Generally, an insurance company will waive a deductible for covered loss of use claims, which means you will not have to pay the deductible.
However, you will still have to pay a deductible for the dwelling or personal property components of your claim.
What’s the Difference Between Loss of Use and Additional Living Expenses?
Loss of use and additional living expenses are often used interchangeably. Technically, however, they’re two different things.
Loss of use coverage compensates you in multiple ways after a covered peril. Loss of use coverage covers additional living expenses, for example, along with fair rental value.
Additional living expenses, meanwhile, are just one part of your loss of use coverage. Additional living expenses (ALE) are things like hotel accommodations, meals out, and pet boarding costs. These are expenses that you would not normally have to pay if your home was livable.
What Can I Claim Under Loss of Use Coverage?
Loss of use coverage protects you in multiple ways. It covers any increases in living expenses you incur while your home is being repaired or restored (additional living expenses). It also covers lost rental income, which is any rental income you would have earned if your property was livable.
Here’s how each component of loss of use coverage works.
Additional Living Expenses
If you are forced to move out of your home for days, weeks, or months, then your ordinary expenses will be higher. You won’t have access to your own kitchen, which means you’ll have to dine out. You may not have any furniture, which means you have to pay for hotels or furnished rental properties.
Example: Let’s say your family normally spends $500 per month on groceries and $1,500 on a mortgage. A fire destroys your home, and you need to spend two months at a hotel. The hotel costs $100 per night (roughly $3,000 per month). Since you don’t have a kitchen, you’re forced to dine out more frequently, which means your food expenses triple. Instead of spending $2,000 per month to maintain a normal standard of living, you’re now spending $5,000 per month. That’s how additional living expenses work.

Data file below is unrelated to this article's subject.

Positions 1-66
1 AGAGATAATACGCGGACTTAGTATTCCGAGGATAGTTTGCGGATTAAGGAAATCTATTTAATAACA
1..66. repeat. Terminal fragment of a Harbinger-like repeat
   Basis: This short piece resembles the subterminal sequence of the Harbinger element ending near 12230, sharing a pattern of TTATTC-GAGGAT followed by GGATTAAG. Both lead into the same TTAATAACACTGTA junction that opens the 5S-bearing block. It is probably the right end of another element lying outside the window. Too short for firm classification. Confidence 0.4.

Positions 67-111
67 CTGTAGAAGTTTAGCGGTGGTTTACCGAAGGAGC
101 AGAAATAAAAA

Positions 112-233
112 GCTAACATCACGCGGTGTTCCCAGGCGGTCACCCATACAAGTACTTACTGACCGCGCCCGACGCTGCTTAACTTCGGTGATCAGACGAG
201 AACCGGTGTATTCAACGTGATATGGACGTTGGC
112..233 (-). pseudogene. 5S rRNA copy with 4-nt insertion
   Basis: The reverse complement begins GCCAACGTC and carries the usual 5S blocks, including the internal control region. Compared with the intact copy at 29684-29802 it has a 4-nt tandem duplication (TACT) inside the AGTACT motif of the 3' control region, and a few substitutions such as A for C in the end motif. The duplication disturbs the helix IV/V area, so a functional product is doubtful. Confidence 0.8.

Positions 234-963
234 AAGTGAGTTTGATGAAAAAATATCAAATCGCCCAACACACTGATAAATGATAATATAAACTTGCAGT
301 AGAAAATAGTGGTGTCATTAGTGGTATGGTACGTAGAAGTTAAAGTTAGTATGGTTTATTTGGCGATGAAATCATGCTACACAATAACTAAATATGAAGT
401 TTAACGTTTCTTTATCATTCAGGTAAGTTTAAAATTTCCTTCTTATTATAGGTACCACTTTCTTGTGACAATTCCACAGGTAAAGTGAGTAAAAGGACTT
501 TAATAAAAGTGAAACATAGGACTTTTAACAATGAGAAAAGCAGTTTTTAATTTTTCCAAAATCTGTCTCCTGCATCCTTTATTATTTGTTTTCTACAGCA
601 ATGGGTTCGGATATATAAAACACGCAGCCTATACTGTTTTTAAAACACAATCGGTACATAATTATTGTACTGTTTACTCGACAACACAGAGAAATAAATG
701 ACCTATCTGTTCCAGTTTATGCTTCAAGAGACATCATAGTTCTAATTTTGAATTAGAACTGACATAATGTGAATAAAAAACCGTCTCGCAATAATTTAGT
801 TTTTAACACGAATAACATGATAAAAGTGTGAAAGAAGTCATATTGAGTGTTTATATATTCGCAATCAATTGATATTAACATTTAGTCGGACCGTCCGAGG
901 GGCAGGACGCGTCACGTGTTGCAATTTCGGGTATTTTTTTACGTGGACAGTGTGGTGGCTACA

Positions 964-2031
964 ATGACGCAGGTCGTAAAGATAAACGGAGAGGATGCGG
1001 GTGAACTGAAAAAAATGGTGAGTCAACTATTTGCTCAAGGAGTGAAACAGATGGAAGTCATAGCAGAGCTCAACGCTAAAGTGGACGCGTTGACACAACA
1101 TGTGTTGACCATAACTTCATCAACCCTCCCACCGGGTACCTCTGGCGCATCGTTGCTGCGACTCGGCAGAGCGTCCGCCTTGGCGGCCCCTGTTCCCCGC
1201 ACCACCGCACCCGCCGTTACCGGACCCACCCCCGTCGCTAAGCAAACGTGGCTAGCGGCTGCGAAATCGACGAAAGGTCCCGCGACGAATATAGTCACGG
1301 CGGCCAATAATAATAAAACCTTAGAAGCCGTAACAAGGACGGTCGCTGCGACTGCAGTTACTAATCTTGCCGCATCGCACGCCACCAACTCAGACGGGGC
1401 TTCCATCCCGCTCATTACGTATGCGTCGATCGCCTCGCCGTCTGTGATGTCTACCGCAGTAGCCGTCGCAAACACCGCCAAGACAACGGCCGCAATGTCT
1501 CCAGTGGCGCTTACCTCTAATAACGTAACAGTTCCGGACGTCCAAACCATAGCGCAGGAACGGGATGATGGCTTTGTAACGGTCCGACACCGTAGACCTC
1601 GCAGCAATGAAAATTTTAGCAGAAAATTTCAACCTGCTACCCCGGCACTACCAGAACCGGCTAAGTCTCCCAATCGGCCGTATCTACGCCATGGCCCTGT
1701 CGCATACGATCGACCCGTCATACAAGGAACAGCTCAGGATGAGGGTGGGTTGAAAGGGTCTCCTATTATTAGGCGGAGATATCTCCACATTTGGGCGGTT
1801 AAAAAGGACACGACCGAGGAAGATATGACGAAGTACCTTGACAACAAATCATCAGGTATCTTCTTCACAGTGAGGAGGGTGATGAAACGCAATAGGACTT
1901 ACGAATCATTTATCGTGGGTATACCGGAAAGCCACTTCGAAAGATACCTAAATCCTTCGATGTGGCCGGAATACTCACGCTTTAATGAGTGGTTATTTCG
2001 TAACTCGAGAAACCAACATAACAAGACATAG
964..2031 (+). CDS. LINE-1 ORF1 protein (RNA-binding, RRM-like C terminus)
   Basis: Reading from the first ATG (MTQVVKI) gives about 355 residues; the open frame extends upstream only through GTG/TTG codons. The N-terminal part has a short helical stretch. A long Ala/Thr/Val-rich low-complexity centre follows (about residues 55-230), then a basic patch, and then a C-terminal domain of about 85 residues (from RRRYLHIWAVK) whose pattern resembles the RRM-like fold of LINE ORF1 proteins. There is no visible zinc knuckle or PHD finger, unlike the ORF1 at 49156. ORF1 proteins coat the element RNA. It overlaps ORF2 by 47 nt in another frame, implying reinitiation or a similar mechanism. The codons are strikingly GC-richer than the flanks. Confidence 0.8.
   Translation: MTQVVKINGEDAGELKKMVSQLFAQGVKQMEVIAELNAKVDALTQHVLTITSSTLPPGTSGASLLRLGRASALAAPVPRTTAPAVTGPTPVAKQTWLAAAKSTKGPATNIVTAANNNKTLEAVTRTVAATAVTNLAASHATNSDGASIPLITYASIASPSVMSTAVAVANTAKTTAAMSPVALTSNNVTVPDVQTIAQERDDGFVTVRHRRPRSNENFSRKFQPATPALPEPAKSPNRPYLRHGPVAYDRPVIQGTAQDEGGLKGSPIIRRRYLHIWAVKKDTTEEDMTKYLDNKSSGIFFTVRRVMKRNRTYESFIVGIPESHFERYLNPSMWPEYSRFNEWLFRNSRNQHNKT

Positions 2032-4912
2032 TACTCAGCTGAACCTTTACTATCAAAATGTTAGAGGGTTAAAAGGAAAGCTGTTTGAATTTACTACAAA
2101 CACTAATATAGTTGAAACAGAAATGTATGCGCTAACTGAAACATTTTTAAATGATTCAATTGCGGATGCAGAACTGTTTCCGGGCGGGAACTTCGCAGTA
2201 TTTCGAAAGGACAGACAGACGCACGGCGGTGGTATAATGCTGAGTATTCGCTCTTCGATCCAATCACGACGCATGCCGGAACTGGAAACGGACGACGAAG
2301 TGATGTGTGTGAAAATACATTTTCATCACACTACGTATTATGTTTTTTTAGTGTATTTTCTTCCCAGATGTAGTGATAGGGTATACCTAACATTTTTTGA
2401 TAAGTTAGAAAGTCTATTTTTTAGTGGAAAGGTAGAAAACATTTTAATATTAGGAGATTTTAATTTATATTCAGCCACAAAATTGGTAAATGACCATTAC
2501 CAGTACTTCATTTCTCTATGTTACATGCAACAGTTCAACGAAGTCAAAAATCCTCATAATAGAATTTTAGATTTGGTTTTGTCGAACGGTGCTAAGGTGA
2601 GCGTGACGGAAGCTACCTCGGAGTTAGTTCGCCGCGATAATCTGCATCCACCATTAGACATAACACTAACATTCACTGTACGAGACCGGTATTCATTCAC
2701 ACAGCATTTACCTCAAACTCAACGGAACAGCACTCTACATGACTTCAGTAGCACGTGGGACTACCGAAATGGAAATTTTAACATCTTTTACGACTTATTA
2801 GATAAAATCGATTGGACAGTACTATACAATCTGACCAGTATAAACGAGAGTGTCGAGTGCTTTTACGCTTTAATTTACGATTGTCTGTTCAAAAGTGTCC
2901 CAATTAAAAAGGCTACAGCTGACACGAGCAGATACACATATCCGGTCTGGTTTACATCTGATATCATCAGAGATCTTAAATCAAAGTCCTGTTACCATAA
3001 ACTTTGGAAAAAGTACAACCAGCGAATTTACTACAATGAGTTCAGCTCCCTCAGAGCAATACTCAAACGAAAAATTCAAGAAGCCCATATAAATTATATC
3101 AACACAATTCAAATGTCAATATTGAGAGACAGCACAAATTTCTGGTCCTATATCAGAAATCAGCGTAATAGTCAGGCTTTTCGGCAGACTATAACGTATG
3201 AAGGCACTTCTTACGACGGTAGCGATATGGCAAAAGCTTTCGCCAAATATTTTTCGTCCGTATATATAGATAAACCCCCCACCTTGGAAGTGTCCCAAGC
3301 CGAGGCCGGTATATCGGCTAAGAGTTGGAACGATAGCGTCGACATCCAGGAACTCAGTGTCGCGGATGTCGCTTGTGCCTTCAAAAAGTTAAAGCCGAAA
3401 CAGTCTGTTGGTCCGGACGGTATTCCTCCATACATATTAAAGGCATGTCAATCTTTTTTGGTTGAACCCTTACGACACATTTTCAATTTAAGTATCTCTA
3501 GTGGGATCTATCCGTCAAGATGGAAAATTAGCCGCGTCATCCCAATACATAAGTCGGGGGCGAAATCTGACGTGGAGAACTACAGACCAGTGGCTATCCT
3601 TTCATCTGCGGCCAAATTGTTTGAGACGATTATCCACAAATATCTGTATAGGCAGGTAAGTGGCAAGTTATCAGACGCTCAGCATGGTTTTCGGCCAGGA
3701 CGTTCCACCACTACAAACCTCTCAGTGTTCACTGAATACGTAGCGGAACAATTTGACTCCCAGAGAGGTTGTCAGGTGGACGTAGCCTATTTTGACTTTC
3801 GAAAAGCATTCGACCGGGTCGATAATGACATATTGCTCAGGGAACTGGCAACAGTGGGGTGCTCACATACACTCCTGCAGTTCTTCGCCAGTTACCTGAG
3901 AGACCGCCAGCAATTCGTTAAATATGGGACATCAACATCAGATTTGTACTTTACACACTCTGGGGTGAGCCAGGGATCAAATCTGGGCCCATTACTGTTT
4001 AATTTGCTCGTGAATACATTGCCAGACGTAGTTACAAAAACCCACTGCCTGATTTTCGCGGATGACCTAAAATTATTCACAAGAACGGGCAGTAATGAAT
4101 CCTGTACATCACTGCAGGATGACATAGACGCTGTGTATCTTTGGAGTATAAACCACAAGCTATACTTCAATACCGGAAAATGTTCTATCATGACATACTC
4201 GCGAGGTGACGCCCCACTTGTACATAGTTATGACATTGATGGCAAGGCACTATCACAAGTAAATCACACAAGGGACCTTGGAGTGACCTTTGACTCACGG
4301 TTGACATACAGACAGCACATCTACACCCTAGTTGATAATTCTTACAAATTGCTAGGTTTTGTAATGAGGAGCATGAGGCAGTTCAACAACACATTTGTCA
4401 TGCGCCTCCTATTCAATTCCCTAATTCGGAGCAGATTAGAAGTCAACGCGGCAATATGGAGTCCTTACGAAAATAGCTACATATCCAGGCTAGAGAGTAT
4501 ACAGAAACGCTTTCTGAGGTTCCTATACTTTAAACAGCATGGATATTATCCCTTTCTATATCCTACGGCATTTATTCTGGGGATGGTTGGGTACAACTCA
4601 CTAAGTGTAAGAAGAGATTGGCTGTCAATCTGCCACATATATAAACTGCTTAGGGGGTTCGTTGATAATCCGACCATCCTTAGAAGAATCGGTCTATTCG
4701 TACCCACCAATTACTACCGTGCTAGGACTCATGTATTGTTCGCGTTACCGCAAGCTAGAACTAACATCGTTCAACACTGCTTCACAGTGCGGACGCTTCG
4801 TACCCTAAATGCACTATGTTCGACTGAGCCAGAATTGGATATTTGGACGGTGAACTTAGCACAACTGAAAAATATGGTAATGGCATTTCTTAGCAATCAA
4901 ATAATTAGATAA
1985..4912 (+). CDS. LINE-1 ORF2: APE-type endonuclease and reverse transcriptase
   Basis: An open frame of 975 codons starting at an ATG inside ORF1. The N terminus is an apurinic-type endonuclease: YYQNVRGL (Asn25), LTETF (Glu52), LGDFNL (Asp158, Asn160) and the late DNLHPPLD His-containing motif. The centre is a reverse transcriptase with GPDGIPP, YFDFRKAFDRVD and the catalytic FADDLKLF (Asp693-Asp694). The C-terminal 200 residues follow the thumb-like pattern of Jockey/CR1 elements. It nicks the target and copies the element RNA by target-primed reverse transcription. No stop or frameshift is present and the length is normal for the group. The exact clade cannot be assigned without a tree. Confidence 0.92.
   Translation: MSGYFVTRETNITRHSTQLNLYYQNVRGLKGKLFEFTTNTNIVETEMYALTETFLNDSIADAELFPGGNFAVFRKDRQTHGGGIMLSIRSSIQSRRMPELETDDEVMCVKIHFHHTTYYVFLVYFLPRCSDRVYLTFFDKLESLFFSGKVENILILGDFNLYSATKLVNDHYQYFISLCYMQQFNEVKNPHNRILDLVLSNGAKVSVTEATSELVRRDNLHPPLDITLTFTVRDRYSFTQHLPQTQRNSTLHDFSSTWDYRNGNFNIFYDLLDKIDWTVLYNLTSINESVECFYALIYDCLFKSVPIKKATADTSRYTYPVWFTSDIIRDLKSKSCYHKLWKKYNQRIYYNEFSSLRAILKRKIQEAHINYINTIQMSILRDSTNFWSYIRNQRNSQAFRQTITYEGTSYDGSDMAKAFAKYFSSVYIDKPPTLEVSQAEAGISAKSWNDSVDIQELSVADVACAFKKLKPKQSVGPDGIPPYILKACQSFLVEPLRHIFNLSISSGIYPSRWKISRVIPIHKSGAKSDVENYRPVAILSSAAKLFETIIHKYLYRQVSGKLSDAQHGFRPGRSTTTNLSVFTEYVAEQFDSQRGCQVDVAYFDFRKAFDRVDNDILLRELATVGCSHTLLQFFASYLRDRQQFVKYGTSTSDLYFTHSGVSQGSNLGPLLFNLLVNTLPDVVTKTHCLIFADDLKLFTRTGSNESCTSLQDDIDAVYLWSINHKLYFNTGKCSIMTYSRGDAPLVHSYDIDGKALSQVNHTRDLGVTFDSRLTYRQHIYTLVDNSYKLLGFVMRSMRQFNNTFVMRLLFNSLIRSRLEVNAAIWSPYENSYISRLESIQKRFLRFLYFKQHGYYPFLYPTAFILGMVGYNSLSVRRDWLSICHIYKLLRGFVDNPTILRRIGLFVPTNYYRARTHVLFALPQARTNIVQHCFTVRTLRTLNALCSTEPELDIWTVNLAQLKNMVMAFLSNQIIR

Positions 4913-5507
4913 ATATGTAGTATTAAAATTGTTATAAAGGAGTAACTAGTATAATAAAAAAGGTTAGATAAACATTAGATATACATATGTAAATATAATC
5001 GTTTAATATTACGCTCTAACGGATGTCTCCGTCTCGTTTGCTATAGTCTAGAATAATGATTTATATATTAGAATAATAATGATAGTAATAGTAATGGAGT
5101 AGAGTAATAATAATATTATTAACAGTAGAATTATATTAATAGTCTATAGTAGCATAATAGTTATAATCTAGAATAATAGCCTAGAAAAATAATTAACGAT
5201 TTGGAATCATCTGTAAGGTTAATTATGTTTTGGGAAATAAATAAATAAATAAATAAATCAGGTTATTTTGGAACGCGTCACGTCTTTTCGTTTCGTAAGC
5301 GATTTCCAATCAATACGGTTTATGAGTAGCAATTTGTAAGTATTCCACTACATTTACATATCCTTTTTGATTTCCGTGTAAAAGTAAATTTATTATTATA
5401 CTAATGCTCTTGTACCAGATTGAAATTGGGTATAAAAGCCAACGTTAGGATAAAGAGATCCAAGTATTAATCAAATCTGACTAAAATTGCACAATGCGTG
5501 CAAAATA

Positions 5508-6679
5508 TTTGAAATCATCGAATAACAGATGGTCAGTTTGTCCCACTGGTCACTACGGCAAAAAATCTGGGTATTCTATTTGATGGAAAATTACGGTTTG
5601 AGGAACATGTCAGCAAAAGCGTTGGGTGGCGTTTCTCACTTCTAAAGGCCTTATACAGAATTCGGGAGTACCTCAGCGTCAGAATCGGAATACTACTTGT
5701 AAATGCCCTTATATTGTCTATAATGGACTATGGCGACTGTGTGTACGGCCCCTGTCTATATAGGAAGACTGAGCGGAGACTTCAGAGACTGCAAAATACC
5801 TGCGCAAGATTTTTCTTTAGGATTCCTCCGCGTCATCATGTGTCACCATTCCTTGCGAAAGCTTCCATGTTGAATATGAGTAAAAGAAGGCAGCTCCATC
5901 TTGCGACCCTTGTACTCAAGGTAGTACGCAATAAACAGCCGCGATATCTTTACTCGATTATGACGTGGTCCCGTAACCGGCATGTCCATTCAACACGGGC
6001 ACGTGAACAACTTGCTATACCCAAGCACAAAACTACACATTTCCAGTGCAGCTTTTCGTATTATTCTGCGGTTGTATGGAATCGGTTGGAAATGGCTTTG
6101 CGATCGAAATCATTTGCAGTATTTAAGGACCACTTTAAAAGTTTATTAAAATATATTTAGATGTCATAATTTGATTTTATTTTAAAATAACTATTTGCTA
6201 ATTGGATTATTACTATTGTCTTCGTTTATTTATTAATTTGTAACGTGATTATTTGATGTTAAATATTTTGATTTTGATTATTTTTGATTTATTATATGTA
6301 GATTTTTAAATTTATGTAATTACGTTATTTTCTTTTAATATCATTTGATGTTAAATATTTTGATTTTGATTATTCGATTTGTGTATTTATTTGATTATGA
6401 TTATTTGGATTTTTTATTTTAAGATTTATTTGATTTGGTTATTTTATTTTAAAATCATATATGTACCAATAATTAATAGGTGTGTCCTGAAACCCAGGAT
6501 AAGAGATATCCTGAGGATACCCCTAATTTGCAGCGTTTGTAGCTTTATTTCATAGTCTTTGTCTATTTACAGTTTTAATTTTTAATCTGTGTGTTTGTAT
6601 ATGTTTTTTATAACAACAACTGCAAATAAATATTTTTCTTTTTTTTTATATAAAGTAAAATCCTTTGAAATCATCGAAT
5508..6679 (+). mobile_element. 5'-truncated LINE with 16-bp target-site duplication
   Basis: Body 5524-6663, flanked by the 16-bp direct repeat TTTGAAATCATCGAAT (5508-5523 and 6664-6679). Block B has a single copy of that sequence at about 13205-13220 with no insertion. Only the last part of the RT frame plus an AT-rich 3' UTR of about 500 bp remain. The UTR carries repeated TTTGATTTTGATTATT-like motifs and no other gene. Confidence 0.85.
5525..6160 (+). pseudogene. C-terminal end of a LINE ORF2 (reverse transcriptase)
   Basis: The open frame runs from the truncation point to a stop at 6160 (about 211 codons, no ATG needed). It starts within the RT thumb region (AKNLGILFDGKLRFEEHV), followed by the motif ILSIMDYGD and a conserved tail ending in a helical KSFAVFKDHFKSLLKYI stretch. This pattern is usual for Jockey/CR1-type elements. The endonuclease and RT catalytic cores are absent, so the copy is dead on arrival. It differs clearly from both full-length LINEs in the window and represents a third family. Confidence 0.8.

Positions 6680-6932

However, additional living expenses coverage doesn’t let you go wild. You can’t eat steak and lobster for dinner five nights a week. Instead, your insurer will give you a certain daily limit based on the cost of living in your area – like a per diem. You will need to provide receipts for everything.
The specific expenses you can claim will vary between insurance companies. Some of the most common expenses to claim, however, include:
- Hotel accommodations
- Rent for a temporary, short-term, furnished apartment or condo
- Additional fuel or mileage expenses beyond your normal amount
- Additional food expenses (meals out, fast food, or extra groceries)
- Car rental costs
- Public transportation costs
- Clothing expenses (if you lost clothes during the covered peril)
- Storage unit bills
- Parking expenses
- Pet boarding costs
Ultimately, you should be able to claim any expenses you need to maintain your ordinary standard of living that you would not normally have paid if your property was livable.
Fair Rental Value
Additional living expenses are just one component of loss of use coverage. Fair rental value is another important component.
Fair rental value compensates landlords who are unable to collect rent because of a covered peril. In this situation, most insurers will reimburse you for lost rental income for up to 12 months after the covered loss occurred.
If you normally earn $1,000 per month in rent for your property, for example, but a fire destroyed it and it takes 6 months to repair it, then you should be reimbursed $6,000 through your fair rental value coverage.
There’s a third component of loss of use coverage called prohibited use. This component covers both your additional living expenses and fair rental value reimbursements in situations where you are unable to access your home.
Let’s say a forest fire struck your neighborhood. Half of your neighborhood burned down, but your half of the neighborhood is intact. Local authorities, however, have declared your neighborhood a mandatory evacuation zone, and you cannot return to your home. In this situation, you can make a claim through prohibited use coverage.
You may also be able to make a claim under prohibited use coverage if the area is generally unsafe. Maybe your home is accessible but there are downed utility poles posing a hazard to your family. Maybe there’s hazardous material or sewage surrounding your home.
Depending on your situation, you may be able to make a prohibited use claim through your loss of use coverage.
How to Get Reimbursed for Additional Living Expenses
The most important thing to remember when filing a loss of use claim is to hold onto all of your receipts.
If you are forced to leave your home after a fire, then you need to start holding all your receipts immediately. Hold all receipts for reasonable life expenses, including any costs incurred for lodging, food, transportation, etc.